‘Indian Head’ at Luna Stage takes on offensive mascots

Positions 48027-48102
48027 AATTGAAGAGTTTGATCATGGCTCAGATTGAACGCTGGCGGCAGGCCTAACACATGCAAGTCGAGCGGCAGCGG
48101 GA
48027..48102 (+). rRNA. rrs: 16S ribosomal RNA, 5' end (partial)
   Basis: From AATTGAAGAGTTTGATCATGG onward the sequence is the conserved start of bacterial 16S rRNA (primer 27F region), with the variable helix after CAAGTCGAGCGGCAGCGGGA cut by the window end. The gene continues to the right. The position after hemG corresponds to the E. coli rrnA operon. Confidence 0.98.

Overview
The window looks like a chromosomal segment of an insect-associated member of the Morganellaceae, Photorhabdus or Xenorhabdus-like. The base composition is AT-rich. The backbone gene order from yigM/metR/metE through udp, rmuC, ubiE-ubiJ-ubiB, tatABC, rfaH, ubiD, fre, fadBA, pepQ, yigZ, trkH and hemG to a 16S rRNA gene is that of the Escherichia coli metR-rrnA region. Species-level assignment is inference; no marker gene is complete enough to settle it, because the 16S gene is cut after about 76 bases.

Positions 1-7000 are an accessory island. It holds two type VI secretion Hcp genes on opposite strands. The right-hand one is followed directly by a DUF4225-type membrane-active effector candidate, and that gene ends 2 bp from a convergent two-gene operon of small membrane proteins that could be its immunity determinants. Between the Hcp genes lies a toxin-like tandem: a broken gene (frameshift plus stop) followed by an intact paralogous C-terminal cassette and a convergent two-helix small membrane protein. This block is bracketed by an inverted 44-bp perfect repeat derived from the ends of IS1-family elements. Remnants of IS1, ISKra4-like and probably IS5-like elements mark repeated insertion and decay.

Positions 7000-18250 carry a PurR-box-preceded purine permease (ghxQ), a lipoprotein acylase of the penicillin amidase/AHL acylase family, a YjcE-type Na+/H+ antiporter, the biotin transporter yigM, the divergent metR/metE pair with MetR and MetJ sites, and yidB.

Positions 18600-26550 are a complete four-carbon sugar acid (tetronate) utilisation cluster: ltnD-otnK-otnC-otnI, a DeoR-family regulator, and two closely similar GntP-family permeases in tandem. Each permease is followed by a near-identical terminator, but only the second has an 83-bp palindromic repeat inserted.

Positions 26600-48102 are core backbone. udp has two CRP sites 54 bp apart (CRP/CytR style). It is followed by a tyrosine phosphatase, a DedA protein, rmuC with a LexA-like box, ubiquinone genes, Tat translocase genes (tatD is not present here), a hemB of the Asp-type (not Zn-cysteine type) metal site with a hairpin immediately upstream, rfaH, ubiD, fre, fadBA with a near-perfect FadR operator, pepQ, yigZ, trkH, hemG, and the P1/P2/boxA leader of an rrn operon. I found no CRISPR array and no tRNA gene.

Nikkole Salter’s world elite”American native Head, Commissioned by West Orange’s Luna Stage group, Is a play with a vital message and not a whole lot of nuance. Flirting precariously with the place of after school special, The play seeks to show the damaging effects of rendering Native American iconography and spirituality as athletic mascot. Salter’s meaning is as timely as ever: As an NFL team in our nation’s capital persists in its use of a name and persuits grounded in willful bigotry, And after an unambiguously racist mascot printed caps during the World Series, Tourists would do well to reassess exploitations of primitivist stereotypes. The play was inspired by the controversy that ensued at Parsippany university in 2001, When the faculty decided to change its mascot name from the Redskins to the Redhawks. Luna’s process for”Indiana Head” Shows that there remain 76 schools in New Jersey still using Native American mascots. Yet,American native Head” Could use some improvement. It is a play coloured in broad, Didactic cerebrovascular events, Where characters fit neatly into their types and everybody learns typical lesson in the end. Socially important though the play is really, Entertaining theater it is not. The racists at the play’s center are the Chipeekany university Warriors football team. Coach brenard(Donivan Dain Scott) Is a proud alum who has returned to teach the squad(Regularly identified as”The indigneous group”) Back to glory behind chief Brian(Ollie Corchado, A cast stand apart), The team’s star qb nicknamed Chief Long Arm for his deep ball prowess. During the time Rachel(Quarterly report Battle), A Nanticoke Lenni Lenape student vandalizes this scoreboard on the eve of the team’s playoff game, Coach Smith tempers his disgust by cutting a finish Rachel’s mother Patricia(Carla Rae) Not to press expenditures. In trade, Rachel must serve as the team’s units manager. Why the coach will need a defiant activist on the sidelines during the playoffs is never entirely clear. The team’s exploitation of Rachel’s personal history goes well beyond just their logo and name: Brian does an offensive war dance before each game while fans cry out slogans and chants meant to greatest Indian pride, The aristocracy, And community forum. Crucial team, Their mascot is the culture, Albeit a culture they truly want to entirely not at all. As the play moves along, Rachel makes inroads into opening Brian’s eyes to the dilemna, But Coach Smith digs in his heels in defense of the team’s heritage. For my child part, Patricia, An active person in her people’s cultural outreach program, Struggling to take the measured approach. The moral of this story is a valuable one that him and i should hear, But eventually”American native Head” Feels more like one of Patricia’s cultural competency workshops than a well toned play. Long scenes of dialogue arrive precisely where we know they are meant to; Loose ends in the plot dissipate without settlement; And we are given little chance to research the depth of any of these characters. Kareem Fahmy’s focus does not help matters, As he struggles to use the inventively effective set design of Tina Pfefferkorn and Libby Stadstad effectively. With the target audience on three sides of the rectangular playing space, Sight lines often suffer from stagnant bodies that seem too busy delivering homilies to change position much.